Tongass National Forest Supervisor Forrest Cole issued a decision on Friday that allows Hecla Mining Co., operator of Greens Creek Mine, to expand its waste rock facility by about 18 acres to the south of the mine. The company can also develop another eight acres outside the monument’s boundaries. That land will be used for a rock quarry, a storage site for reclaimed materials and an expanded pond to manage waste water.
The mine is located within Admiralty Island National Monument, one of Southeast Alaska’s wildest and most scenic areas with one of the world’s highest concentrations of brown bears.
Hecla sought to expand the mine’s waste rock area by another 116 acres within the national monument. But that would have resulted in the permanent loss of 1,646 feet of salmon habitat, according to the Forest Service.
Cole would not agree to that. In his decision, Cole specified that no mine waste can be discharged into Tributary or Fowler Creeks, which provide critical habitat for Dolly Varden char and coho salmon. Therefore, although Greens Creek will be allowed a limited expansion, no existing fish habitat will be lost, a move strongly supported by Trout Unlimited.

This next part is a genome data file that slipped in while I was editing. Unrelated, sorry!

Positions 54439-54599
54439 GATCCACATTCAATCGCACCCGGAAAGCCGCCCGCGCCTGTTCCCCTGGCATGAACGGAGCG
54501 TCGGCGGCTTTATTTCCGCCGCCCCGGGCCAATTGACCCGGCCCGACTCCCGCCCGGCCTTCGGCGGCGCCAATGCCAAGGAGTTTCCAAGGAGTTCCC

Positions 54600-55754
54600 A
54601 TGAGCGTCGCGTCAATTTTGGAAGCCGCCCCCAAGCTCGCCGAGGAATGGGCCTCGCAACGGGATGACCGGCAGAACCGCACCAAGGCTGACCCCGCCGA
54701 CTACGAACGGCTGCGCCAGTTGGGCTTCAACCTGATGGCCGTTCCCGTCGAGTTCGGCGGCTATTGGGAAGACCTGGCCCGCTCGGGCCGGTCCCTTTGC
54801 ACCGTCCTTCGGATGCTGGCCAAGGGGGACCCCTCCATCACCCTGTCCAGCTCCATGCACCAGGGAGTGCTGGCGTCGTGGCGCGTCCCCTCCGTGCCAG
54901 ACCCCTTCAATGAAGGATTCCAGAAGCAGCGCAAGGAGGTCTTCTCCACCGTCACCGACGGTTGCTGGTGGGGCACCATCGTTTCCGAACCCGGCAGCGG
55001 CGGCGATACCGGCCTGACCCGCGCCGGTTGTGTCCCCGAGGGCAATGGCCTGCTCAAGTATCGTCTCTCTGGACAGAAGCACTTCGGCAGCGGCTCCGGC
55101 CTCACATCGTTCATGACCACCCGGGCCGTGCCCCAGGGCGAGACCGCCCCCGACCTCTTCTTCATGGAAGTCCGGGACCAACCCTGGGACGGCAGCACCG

“We recognize that balancing the need for employment and resource extraction with the protection of important fish habitat is often difficult and complex, as it was in this case. Trout Unlimited appreciates Supervisor Cole’s concern for Admiralty’s critical fish habitat as well as his thoughtful and measured approach to the mine’s expansion,” said Mark Kaelke, Trout Unlimited’s Southeast Alaska project director.
The decision will allow Greens Creek to continue generating waste rock for another 10 years, according to the Forest Service. Had the Forest Service chosen not to allow for expansion, the mine was facing closure in 2019, the federal agency said.
Greens Creek provides some 330 full-time jobs. Last year, it produced over six million ounces of silver. Miners discovered the ore deposit at Greens Creek prior to the creation of the Admiralty Island National Monument. The mine is allowed to operate in the national monument under the 1980 Alaska National Interest Lands Conservation Act, a federal law.